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At City Council meeting, Vancouver asked to drop fossil fuels from Municipal Pension Plan

Vancouver mulls the decision to walk away from its oil-industry pension fund investments. Perhaps it's a more sensible financial move than you'd think.

Mark Lee from the Canadian Centre for Policy Alternatives urges MPP divestment from fossil-fuel companies.

Use your heart, use your head

The Lotto 6-4-9 street team is out in front of the City Hall SkyTrain station, telling us that the jackpot is $31 million. That’s nothing compared to the City of Vancouver’s Municipal Pension Fund. Over $400 million of that money is invested in fossil fuel companies.

On October 9, Vancouver City Council heard from staff and members of the community before voting on whether or not to move towards divesting from fossil fuels. This is a two-pronged issue: you have the moral aspect, and the financial-responsibility aspect. These two aspects could well converge.

Talk the talk, walk the walk

The City's Municipal Pension Plan (MPP) is directed by the British Columbia Investment Management Corporation (BCIMC). What City Council is voting on is whether or not to direct BCIMC to ditch the MPP's stakes in fossil-fuel companies.

If you're new to this issue, Carrie Saxifrage explains it rather well:

The City of Vancouver is signed on to the United Nations Principles for Responsible Investing (UNPRI), which suggests that investments take ethical and environmental issues into account. As former president of CCEC Credit Union, Andrea Reimer is familiar with people’s relationship with their investment funds: “Their money is often doing things at night that they’d prefer it not be doing.”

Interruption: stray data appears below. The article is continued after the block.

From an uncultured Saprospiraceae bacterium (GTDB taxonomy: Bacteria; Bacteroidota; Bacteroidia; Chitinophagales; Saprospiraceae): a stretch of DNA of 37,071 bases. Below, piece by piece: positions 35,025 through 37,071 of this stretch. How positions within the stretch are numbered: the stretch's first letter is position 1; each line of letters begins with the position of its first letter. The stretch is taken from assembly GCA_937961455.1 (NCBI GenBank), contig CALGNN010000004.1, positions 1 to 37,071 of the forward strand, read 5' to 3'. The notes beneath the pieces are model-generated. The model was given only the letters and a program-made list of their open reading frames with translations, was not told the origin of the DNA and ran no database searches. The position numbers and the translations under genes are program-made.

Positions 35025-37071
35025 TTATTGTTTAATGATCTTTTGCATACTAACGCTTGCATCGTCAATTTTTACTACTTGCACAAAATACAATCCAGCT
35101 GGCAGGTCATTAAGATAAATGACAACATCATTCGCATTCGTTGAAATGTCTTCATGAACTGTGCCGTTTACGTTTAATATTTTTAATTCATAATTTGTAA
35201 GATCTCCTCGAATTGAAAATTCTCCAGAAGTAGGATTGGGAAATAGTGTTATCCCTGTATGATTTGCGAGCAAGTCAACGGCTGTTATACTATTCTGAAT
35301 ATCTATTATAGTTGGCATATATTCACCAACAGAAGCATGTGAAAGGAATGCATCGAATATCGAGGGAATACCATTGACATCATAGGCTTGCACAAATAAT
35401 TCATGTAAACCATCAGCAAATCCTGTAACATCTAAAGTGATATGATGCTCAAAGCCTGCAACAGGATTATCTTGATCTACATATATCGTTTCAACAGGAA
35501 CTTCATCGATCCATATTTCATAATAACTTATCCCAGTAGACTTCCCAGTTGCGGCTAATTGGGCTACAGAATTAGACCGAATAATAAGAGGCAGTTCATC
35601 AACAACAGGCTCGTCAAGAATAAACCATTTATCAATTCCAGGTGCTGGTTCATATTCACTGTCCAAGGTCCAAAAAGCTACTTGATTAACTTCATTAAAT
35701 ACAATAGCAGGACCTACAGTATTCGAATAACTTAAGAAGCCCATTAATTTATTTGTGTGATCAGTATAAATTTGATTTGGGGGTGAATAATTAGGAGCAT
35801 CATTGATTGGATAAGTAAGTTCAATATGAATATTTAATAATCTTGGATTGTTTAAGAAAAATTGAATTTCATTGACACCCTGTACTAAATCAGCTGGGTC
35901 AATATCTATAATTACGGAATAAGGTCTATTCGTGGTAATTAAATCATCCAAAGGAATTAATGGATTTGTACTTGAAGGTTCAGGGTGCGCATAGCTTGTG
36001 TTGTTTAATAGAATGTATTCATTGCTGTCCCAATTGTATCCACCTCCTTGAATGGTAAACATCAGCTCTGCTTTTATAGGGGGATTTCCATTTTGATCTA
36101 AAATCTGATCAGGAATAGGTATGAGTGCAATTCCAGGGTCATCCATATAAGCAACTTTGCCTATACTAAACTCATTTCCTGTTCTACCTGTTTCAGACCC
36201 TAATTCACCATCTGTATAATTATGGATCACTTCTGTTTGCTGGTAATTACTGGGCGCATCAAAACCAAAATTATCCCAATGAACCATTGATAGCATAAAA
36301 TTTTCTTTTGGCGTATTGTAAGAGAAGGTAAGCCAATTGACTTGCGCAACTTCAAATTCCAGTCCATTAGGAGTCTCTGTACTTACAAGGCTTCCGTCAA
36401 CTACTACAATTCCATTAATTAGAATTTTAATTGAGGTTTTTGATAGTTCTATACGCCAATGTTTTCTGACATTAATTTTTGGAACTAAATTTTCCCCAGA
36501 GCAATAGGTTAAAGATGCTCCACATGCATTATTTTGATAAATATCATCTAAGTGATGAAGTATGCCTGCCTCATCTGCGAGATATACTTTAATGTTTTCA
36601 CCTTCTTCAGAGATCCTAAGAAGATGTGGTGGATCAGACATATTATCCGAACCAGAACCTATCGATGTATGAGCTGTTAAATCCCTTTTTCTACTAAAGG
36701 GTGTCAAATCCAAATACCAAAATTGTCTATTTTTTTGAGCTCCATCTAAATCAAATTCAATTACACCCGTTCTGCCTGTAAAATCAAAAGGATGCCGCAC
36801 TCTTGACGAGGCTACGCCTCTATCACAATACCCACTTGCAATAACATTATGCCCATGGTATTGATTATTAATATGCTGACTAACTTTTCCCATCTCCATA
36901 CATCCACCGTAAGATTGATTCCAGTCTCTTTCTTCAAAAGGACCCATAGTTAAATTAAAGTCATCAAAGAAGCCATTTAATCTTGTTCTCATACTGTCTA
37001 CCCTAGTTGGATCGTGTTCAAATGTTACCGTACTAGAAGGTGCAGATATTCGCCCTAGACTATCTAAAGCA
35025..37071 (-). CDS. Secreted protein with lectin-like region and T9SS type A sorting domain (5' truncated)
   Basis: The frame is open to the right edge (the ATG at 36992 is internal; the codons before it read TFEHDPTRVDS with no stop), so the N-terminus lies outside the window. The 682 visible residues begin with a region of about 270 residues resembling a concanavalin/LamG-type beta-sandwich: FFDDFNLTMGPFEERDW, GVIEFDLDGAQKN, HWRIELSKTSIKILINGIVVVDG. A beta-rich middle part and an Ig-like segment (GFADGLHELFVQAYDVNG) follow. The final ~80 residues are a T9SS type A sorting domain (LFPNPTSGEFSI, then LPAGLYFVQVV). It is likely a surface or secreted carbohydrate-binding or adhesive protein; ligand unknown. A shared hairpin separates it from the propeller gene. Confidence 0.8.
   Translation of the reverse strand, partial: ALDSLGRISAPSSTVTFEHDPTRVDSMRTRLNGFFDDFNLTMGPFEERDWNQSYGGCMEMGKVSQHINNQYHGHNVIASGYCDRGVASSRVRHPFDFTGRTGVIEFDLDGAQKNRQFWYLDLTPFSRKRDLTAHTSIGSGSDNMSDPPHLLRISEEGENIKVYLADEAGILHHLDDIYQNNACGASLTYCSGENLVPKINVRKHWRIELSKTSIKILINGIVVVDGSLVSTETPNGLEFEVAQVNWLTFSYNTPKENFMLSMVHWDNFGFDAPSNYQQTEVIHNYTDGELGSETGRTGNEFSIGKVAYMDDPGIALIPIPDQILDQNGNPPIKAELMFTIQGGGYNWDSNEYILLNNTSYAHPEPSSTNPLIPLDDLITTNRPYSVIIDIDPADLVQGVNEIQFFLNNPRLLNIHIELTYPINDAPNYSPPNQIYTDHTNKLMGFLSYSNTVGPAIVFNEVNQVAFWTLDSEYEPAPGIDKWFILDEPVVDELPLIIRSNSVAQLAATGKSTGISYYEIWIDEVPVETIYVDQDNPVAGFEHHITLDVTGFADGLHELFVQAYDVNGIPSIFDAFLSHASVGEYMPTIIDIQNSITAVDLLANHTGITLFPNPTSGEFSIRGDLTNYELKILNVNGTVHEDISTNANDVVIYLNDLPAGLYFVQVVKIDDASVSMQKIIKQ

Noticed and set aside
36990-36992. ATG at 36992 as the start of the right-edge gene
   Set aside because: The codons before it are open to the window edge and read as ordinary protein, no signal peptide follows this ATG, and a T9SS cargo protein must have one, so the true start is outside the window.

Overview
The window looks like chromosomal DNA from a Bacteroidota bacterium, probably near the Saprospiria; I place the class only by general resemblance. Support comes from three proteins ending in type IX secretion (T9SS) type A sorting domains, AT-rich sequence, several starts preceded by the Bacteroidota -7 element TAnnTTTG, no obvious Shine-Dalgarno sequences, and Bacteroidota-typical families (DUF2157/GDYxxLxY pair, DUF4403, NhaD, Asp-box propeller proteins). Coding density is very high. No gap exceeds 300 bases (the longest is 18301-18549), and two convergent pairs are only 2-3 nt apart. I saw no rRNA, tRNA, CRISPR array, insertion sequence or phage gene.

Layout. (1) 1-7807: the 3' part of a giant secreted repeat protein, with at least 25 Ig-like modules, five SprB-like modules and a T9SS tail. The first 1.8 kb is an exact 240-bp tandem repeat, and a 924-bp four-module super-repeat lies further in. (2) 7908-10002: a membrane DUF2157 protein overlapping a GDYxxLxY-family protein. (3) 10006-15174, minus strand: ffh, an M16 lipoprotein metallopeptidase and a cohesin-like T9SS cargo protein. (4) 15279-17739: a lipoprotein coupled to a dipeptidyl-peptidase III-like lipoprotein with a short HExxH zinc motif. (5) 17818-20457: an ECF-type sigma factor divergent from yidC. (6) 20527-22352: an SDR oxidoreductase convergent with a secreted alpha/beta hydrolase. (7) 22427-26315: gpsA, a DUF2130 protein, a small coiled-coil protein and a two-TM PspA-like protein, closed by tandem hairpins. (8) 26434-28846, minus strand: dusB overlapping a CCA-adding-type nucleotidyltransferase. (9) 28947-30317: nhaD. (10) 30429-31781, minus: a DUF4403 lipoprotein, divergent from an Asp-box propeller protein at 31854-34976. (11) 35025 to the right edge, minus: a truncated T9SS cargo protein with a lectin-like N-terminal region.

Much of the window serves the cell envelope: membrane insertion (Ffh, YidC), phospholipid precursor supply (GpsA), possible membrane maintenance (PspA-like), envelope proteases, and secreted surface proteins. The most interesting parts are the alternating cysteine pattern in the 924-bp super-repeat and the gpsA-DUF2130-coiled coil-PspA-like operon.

Divestment isn't the only option: An investor (in this case, the city of Vancouver via BCIMC) could hinge its funding on a company's ethical and sustainability practices. Of course, if you want to tell a behemoth Royal Dutch Shell that it better stop committing crimes if it wants to keep your money, you'd do well to manage your expectations.

Otherwise, an investor could choose to screen potential portfolio additions, either positively (Yes! I love companies that wash their trucks with reclaimed water!) or negatively (No! I will not invest in a company that serves panda in the lunchroom!). Other screening criteria are, obviously, risk and potential rate of return.

NPA Councilor George Affleck pointed out that this "is not a simple thing to do": public pressure and advocacy can have an impact on a city's pension-related decisionmaking, but the city cannot afford to ignore the future beneficiaries of those funds. Vision Councilor Andrea Reimer pointed out how this differs from direct city investment (which already avoids fossil fuels): with direct investment, the city benefits (we hope) right away; with pension-fund investments, someone else will ultimately take out that money, and ti won't necessarily be us.

Dollars and sense

The primary concern of a pension fund is to generate as high a return as possible for its eventual pensioners. Does this mean an inevitable deal with the Devil?

Several speakers weighed in with an emphatic "no." Mark Lee from the Canadian Centre for Policy Alternatives remarked, "Divestment is not just the right thing, it's the prudent financial move." Lee continued, "If you do the math, any plausible carbon budget for BC or Canada means that the vast majority of carbon reserves will have to stay in the ground. [...] We have a carbon bubble on our hands.”

The repercussions of a fossil-fuel industry bubble burst could be similar to those of the housing-bubble collapse and subprime crisis which sparked the recent Global Financial Crisis. Lee said that “fossil fuel assets will likely lose most of their value.” This would screw our City employees once they reach retirement age: “Pensions that ignore climate risk are not living up to their fiduciary responsibility.”

Patrick Condon, Chair of the UBC Urban Design Program, agreed: “There’s a moral requirement” to understand that “ethical investment in the fossil fuel industry is an oxymoron.”

Patrick Condon

Condon pointed out that the energy companies fed by MPP dollars are climate-change deniers that spend vast amounts of money to cast doubt on climate change reports. “Somebody has to do something, and this council is looked to for leadership across Canada and across North America.”

Nicholas Curry, a fourth-year UBC student questioned the logic of using MPP investments to lobby for corporate change; he asked the council, “Would you fund criminal activities in order to make them slightly less dangerous?”

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